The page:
Changes coming to way Pima County voters cast ballots

Published: Jan. 21, 2022 at 5:54 PM MST
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TUCSON, Ariz. (KOLD News 13) - Pima County is looking at a possible change to the way people vote in elections. It would sharply reduce the need for precinct polling places by opening dozens, if not as many as 100, voting centers.

Pima County is only one of four counties in the state which has not embraced voting centers but that could change at its meeting on Feb. 15.

At issue is when voters cast a ballot in the wrong precinct. By Arizona election law, if a person does not vote in their assigned precinct, the ballot is ruled invalid and does not count. There can be several hundred of them in large elections, such as a presidential election.

The issue was raised in court in 2014 when incumbent Democratic Congressman Ron Barber lost a race to challenger Republican Martha McSally by 187 votes. But the US Supreme Court ruled the state’s election law invalidating the ballots is legal.

Voting centers reduce the chances of that happening by allowing voters to cast a ballot at their convenience which does not have to be in an assigned polling location.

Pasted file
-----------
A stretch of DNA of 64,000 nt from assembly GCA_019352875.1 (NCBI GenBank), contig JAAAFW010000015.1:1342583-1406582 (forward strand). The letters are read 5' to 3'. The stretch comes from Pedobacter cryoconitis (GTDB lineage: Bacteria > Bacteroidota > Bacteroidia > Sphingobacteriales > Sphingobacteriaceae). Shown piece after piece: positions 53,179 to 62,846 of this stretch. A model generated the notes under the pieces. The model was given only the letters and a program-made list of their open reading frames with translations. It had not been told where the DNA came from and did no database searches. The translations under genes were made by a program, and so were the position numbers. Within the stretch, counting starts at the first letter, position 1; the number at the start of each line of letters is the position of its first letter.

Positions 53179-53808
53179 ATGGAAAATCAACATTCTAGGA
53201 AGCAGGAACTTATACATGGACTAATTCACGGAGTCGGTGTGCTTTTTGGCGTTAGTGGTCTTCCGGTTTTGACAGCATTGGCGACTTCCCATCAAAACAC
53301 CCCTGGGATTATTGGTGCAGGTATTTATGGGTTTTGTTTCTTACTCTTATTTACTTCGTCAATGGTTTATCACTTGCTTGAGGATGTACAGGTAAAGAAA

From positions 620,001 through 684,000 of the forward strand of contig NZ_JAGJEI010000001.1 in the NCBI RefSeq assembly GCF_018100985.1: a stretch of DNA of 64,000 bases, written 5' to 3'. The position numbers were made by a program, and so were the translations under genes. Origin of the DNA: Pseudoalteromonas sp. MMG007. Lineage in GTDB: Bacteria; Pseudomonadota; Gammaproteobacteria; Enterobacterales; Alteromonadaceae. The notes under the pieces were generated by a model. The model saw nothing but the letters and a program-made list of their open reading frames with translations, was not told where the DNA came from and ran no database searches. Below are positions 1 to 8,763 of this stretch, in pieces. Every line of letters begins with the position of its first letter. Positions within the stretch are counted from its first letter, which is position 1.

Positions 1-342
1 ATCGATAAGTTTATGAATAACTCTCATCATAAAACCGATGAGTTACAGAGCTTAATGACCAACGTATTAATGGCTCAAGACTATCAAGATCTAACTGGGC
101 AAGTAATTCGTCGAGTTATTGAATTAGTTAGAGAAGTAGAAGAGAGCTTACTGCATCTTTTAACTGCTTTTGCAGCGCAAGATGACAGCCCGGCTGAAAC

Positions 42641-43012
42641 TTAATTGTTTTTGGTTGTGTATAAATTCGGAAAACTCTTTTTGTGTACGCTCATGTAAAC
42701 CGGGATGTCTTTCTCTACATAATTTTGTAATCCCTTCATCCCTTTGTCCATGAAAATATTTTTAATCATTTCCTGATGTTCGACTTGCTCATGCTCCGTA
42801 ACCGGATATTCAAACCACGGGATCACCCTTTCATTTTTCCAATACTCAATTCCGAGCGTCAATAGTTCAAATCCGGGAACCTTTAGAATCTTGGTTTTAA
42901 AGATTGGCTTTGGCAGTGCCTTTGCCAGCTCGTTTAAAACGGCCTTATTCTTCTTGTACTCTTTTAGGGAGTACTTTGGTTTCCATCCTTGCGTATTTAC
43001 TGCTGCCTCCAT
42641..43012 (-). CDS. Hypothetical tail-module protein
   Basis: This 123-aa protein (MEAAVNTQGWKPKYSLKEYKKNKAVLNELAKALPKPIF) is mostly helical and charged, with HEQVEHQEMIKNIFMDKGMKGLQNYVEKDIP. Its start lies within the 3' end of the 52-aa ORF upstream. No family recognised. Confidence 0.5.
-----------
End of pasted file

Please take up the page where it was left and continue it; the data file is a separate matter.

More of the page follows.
“It makes it so that any Pima County resident can vote anywhere in the county,” said Pima County Recorder Gabriella Cazares-Kelly, who has been working on the plans for a year. “I would be able to vote where ever was most convenient, like at closest to home, or closest to work, closest to school, or maybe closest to where I got groceries.”

Eleven Arizona counties, including Maricopa County, use vote centers. Arizona is one of 18 states which allow them.

Voting centers use computer technology to identify voters and speed up the process.

“We’re expecting ,you know, a check in process to go from three minutes per person to 30 seconds per person,” said Cazares-Kelly, who says she started working on the plan since she was elected in November 2020.

Besides eliminating long lines, vote centers will speed up the counting process by eliminating about 80% of the need for provisional ballots, which about a quarter of the voters fill out and which must be counted after election day.

“Voters would be able to walk in, present their identification, they would have a ballot that was printed specifically for them, their districts and their representatives,” Cazares-Kelly said. “They’d be able to cast that ballot and then be on their way.”

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